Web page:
Next Steps is one of the biggest and most important studies of the generation born in 1989-90 anywhere in the world. It began following 16,000 young people who were in Year 9 in 2004 at state or independent secondary schools across England.
From the time you turned 14, the study has gathered information on a number of different aspects of your lives, including family life, friends, health, housing, education, jobs, what you do in your spare time, your neighbourhoods, and your hopes for the future.
As you get older, we will continue to ask you about those things, as well as your careers, finances, whether or not you get married or have children, and your attitudes and beliefs.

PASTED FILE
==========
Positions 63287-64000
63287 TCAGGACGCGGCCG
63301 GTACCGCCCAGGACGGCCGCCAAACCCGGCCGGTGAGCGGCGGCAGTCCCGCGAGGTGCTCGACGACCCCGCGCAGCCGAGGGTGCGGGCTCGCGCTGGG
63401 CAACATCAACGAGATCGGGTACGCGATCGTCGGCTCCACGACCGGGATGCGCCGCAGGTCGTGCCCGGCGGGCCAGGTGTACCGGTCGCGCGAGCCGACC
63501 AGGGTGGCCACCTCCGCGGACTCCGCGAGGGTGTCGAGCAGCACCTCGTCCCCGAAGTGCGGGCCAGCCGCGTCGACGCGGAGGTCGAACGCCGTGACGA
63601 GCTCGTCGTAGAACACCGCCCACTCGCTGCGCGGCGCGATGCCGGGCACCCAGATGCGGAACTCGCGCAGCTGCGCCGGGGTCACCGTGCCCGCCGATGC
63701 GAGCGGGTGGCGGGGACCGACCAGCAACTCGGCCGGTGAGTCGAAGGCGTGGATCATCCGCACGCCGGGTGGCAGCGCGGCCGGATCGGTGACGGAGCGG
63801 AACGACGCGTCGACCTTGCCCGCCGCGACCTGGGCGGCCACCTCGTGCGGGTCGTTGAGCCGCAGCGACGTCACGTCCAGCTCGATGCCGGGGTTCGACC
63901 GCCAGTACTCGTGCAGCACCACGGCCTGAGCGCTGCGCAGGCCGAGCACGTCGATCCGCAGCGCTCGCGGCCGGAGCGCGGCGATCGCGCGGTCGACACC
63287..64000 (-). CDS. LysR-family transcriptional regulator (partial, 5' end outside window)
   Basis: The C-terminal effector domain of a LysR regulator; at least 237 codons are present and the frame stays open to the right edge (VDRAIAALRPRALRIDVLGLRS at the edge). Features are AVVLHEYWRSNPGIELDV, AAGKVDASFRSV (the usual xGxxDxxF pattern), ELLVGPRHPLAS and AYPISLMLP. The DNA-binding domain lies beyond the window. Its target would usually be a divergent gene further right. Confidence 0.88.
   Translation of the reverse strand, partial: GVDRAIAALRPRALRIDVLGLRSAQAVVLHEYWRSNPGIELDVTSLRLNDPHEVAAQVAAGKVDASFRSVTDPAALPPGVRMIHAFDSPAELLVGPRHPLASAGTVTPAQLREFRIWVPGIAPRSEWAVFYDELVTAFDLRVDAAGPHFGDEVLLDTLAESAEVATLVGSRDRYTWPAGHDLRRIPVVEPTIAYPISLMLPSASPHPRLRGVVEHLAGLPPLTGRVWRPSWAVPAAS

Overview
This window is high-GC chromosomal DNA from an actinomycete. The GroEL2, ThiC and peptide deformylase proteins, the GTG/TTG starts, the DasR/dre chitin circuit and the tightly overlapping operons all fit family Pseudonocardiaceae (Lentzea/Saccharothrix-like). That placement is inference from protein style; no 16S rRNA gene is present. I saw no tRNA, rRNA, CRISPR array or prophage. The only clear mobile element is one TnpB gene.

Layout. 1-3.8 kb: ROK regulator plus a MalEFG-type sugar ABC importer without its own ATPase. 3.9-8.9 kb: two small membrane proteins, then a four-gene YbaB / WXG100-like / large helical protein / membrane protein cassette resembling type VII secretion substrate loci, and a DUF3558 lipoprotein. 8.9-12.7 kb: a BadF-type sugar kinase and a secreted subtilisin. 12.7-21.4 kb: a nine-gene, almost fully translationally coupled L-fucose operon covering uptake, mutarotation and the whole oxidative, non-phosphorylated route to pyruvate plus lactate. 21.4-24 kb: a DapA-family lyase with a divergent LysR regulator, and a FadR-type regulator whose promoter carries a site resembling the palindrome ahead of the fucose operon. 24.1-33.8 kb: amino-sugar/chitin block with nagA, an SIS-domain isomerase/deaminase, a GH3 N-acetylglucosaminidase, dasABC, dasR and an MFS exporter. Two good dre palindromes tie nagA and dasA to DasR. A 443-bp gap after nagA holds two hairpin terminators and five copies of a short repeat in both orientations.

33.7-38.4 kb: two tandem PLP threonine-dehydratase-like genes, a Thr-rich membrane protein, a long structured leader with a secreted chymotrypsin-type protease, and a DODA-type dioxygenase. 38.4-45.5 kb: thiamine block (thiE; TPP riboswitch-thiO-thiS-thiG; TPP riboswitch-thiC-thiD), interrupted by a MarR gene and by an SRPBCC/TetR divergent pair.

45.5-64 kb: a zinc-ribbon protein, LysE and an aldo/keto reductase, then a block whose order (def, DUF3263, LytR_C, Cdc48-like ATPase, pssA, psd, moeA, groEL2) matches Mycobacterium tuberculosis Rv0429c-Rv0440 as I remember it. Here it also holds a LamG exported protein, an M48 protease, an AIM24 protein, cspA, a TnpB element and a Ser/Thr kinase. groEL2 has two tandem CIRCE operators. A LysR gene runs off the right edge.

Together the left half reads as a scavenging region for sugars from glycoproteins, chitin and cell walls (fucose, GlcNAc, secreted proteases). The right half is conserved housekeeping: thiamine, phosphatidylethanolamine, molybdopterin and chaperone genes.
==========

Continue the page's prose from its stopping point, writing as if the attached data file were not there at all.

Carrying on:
We hope to keep following you throughout your adult lives, building a complete picture of what life is like for your generation.
Next Steps is helping researchers, government, teachers and others understand what life is like for your generation. Read more about what Next Steps is trying to achieve.
Next Steps was set up to chart young people’s changes through secondary school and onto further education, training or the workplace. But as your lives change, so does the study. Read more about the history of Next Steps.
Next Steps is run by an organisation called the Centre for Longitudinal Studies at the UCL Institute of Education. It’s funded by the Economic and Social Research Council. Read more about Next Steps’ management and funding.
Managing a study this big requires many different jobs – our team is made up of researchers, survey specialists, data managers and communications staff. Read more about the people who work on the study.
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